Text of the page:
A hot-tempered man stirs up strife,

but he who is slow to anger quiets contention.

Proverbs 15: 18

 

There exist a great number of expressions that deal with the effect that anger has on highly charged or emotion filled situations. A couple of my favorites are “Pouring fuel on a fire” and David Bowie’s moody crooning, “Putting out fire with gasoline.” The point is clear, for anger does very little to resolve or to settle a difficult situation, and it usually has the exact opposite effect. Anger takes a disagreement and turns it into a war or into a win-lose engagement wherein, in fact, no one wins. This is emphatically true when the people involved are followers of Christ and in situations wherein the anger is being expressed between us in the body of Christ. In these situations, those Satanic forces that relentlessly seek to divide the church and to separate Christ’s people from each other are the only winners.

 

For those of us who gravitate toward anger as a response to many of the situations that we encounter in life, God desires for us to learn control over these emotional times through submission to Him. This is also true for those of us who seem to find that anger is necessary for us to fully enter into hard discussions and challenging situations. In general, there is very little place for anger in human interaction. God does exhibit anger in many situations, but He does not command people to model this aspect of His nature and character in the way that we prosecute life. The anger that God expresses is always tempered with grace and is always turned out with redemptive purpose. People are not so good at achieving this sort of balance, for when we engage anger, it tends to take over and to control all that we think, say, and do. It becomes who we are so that grace and redemption become rare commodities in our immediate world.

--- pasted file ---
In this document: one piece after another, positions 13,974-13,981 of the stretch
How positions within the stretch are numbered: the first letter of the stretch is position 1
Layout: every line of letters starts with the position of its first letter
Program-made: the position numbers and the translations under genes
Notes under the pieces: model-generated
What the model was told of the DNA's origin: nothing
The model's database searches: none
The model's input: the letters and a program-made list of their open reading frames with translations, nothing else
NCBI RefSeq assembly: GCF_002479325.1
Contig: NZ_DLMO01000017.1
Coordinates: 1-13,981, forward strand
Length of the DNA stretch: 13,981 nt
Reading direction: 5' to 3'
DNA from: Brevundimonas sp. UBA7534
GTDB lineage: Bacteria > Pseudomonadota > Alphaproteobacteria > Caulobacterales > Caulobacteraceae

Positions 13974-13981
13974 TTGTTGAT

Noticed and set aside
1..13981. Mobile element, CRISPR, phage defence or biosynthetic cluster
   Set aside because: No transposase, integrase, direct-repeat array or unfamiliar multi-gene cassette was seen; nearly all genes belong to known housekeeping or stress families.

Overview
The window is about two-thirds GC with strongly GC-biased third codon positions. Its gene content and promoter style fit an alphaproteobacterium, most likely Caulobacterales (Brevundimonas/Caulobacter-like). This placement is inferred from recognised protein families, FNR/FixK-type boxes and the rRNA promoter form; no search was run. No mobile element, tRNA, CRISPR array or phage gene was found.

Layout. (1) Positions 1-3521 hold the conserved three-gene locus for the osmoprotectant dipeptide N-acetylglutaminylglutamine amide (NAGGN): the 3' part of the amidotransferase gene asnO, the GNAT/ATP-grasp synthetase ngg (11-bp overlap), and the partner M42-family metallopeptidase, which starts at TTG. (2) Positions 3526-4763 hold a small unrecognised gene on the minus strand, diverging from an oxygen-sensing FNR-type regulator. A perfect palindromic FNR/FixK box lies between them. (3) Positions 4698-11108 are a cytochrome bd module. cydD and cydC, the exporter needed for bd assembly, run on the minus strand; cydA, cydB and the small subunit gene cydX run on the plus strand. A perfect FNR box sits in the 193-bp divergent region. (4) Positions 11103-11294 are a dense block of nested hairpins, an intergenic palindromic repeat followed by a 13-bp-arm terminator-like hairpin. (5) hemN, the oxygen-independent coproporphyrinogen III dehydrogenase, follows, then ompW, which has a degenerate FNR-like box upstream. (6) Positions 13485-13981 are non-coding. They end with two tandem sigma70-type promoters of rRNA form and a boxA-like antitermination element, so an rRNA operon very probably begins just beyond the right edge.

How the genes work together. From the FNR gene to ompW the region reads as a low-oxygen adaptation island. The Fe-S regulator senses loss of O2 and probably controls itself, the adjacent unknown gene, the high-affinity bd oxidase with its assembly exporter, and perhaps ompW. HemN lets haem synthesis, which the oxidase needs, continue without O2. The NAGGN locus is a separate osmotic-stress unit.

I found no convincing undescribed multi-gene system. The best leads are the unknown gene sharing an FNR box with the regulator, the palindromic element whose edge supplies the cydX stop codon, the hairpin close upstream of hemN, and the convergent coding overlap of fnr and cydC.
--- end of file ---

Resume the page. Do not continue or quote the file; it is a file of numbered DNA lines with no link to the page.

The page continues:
Since God does not set out impossible challenges for us and He directs us to set aside anger, there must be an answer to this powerful drive that is so deeply imbedded in many of us. The simple answer is Christ and the operative aspect of that answer is submission to Him. However, we all know that this is not so simple to accomplish and to remain true to when life comes our way. So, I think that a fundamental understanding that is also required in all of this revolves around the way that we see, comprehend, and understand other people. That is that we see others as valuable, beloved God image-bearers, who Christ loves regardless of all that they might do or say. Thus, there is no place for anger in our interactions with other people. We can be angered by situations and by actions, but we are not to allow that anger to pour out of us and onto others. Even when we are in confrontational situations, Christ’s people are to be peace-makers, and in doing this, we bring the Spirit of Christ to the forefront as we recede behind His redemptive grace.